This story originally appeared on KWBU.
Texas has one of the country’s largest veteran populations with roughly 1.5 million living in the Lone Star State. There’s also, according to the Texas Criminal Justice Coalition, an estimated 11,000 veterans incarcerated in Texas prisons. The state made substantial ground to address the needs of this population, when in 2009, the 81st Texas legislature saw the passing of Senate Bill 1940, which established pretrial veterans court programs in the state.
Today, there are 23 veterans court programs in Texas. They’ve served as examples for the model Fort Hood looks to emulate. Like these programs, Fort Hood’s “Veterans Endeavor for Treatment and Support,” or VETS, is intensive.
Critics have called veterans treatment unfair, stating the United States Justice System shouldn’t allow special treatment for a particular group. But Patrick Robinson, chief of federal litigation at Fort Hood, said the justice system calls for a analysis on an individual basis, which is what VETS and similar veterans courts do.
“This is not a get-out-of-jail-free card,” Robinson said.
Robinson has been a key member of the team that got the VETS pilot program started – which is the first veterans treatment court program on a U.S. Army base. Similar to Texas’ other treatment court programs, VETS seeks to help veterans who have committed misdemeanors by offering them rehabilitation in place of punishment.
“Really when you think about it, what we’re looking for are offenses that are manifestations of the symptoms of their mental health or their substance abuse disorder,” Robinson said. “And if the offense kind of logically seems as though it’s part of a larger, underlying issue then we want to consider that veteran for this particular program.”
The screening process for VETS isn’t an easy one.
A review panel made up of the prosecution, the defense, the court, pre-trial services, and other involved agencies review all applications. Veterans, who meet all requirements, are then enrolled in the program, but must first plead guilty to their offense.
Steve Walden is a Texas defense attorney who has represented clients that have gone through the veterans’ court in Bell County. Walden said like the Bell County veterans’ court, the Fort Hood program is demanding. Part of going through a veterans’ court includes attending counseling sessions and bi-monthly court dates.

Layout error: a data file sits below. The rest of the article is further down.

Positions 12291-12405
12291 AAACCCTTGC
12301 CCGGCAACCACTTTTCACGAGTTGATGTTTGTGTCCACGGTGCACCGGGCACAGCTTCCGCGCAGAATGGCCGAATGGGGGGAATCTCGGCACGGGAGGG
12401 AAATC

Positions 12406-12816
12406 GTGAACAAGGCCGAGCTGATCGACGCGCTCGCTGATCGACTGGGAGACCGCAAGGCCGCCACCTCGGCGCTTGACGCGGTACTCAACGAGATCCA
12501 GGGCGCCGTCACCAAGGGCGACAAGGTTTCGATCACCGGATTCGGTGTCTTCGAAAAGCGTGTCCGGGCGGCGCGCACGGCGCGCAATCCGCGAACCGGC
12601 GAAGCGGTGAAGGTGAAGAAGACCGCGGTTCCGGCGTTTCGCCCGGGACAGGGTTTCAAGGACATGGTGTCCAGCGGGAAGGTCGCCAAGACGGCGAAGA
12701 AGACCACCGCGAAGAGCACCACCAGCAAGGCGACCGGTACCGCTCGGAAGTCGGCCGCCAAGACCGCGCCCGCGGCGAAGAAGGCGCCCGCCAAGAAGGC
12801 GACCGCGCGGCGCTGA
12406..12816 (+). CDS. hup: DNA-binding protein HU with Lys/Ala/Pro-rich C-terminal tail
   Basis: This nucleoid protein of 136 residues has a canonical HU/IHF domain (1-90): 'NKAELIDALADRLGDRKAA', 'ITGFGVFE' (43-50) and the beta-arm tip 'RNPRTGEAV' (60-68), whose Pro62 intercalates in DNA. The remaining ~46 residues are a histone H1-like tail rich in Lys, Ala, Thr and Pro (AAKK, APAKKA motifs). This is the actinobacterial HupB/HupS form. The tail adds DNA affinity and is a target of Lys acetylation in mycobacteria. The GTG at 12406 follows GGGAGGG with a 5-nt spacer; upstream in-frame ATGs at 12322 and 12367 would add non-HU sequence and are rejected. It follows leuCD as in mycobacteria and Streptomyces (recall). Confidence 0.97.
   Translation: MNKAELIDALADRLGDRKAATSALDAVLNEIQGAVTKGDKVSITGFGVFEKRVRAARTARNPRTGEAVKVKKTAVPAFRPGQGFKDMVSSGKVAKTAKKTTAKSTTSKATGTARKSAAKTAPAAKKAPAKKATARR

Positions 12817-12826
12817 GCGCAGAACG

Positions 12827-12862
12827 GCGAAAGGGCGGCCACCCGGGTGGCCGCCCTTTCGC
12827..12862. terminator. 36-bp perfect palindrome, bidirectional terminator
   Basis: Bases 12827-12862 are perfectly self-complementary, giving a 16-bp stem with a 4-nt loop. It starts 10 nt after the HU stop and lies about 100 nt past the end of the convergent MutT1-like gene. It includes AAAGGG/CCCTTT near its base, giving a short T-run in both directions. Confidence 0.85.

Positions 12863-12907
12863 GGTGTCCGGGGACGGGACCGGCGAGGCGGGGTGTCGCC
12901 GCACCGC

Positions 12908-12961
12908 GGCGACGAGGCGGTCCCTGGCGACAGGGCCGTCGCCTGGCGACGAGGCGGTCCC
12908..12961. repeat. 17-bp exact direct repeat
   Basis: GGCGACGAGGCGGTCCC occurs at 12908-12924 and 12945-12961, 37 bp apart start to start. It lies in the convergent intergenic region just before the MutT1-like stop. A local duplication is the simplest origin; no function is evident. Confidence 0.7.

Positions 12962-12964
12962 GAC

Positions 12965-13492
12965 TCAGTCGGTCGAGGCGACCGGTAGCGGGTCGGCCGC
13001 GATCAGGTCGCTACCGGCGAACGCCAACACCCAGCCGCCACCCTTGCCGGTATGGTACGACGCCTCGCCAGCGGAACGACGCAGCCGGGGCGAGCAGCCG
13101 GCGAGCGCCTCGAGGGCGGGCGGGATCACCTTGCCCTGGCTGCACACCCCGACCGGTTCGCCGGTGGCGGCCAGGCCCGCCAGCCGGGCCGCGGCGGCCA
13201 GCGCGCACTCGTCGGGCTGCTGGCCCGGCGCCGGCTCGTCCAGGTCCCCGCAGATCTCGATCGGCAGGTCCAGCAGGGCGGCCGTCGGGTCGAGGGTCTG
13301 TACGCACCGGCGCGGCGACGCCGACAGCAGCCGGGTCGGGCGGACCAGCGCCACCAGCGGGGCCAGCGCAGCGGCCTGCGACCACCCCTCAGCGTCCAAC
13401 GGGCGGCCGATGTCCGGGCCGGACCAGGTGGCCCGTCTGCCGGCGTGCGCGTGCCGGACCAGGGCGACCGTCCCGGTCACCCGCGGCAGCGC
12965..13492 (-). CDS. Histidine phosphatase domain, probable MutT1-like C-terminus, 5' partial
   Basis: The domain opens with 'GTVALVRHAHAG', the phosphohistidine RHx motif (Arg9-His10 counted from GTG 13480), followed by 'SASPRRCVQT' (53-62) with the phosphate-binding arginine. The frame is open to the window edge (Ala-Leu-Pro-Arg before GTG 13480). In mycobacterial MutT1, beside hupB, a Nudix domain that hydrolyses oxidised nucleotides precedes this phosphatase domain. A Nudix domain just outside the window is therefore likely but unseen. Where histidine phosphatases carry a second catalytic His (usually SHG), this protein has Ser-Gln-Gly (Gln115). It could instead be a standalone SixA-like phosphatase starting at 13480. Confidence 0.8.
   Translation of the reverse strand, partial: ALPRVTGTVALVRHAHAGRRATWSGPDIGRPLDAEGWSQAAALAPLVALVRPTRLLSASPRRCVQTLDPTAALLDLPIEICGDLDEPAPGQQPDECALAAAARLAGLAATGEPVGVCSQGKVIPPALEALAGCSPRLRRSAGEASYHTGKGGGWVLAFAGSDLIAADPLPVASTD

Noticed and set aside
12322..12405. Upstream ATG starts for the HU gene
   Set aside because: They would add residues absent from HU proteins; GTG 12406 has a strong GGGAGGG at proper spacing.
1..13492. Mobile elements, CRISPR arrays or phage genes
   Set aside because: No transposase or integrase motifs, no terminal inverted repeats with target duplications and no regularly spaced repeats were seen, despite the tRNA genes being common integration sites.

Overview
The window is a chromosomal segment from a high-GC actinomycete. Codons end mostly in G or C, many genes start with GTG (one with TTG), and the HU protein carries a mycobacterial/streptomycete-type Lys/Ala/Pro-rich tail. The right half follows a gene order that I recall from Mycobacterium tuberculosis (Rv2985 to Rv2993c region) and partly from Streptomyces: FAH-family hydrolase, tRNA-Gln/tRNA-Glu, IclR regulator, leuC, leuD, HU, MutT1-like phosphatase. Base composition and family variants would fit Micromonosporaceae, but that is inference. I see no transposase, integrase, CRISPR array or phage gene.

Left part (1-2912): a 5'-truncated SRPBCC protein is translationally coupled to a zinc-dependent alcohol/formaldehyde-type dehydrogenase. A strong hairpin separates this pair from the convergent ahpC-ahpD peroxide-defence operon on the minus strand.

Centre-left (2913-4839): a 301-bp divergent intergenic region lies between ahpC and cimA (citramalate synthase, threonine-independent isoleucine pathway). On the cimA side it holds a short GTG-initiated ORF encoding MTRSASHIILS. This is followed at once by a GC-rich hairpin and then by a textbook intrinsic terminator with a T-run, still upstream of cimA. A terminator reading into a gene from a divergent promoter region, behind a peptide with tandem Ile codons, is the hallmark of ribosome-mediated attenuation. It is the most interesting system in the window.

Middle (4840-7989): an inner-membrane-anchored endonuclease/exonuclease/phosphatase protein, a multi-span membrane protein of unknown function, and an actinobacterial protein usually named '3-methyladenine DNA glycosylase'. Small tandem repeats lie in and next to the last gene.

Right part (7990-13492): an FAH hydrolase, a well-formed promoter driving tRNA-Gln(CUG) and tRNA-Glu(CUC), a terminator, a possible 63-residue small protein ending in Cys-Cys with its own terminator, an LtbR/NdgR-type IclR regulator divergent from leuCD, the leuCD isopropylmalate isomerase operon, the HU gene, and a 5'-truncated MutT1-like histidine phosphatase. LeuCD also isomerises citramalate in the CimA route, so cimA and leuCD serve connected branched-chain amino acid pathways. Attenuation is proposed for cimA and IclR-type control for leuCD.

“You’re under a microscope for 18 months. Most people would say, ‘Look, I’d rather just come in, plead guilty, take a couple of days in the jail in Waco and be done. That would be the easy route,” Walden said.
If a veteran successfully completes the program, their original plea is withdrawn and their case dismissed. While no veteran going through the VETS program at Fort Hood could be interviewed for this story, Walden said they’re a hard-working group who are just trying to deal with the trials of reintegrating into society.
“At the end of the day what we want people to do is get treatment for their help and not re-enter the criminal justice system,” Walden said.
Accomplishing that goal, and proving to be a successful model for other would-be veterans treatment courts on military bases, hinges on the involvement of veteran mentors. These are veterans who volunteer to help and guide those going through the program. Patrick Robinson called them a key component to how VETS works.
“The mentors are critical because they provide an additional ally for the veterans,” Robinson said. “But they also represent the community, both the local community because our mentors are coming from Kileen, and Harker Heights and Coppers Cove and Waco and Temple. They represent that community, but they also represent the veteran community.”
That community – Robinson said – is what made Fort Hood an ideal location to pilot the program. This past week, the first veteran-clients enrolled in the VETS program and Fort Hood is looking to help more in the coming months.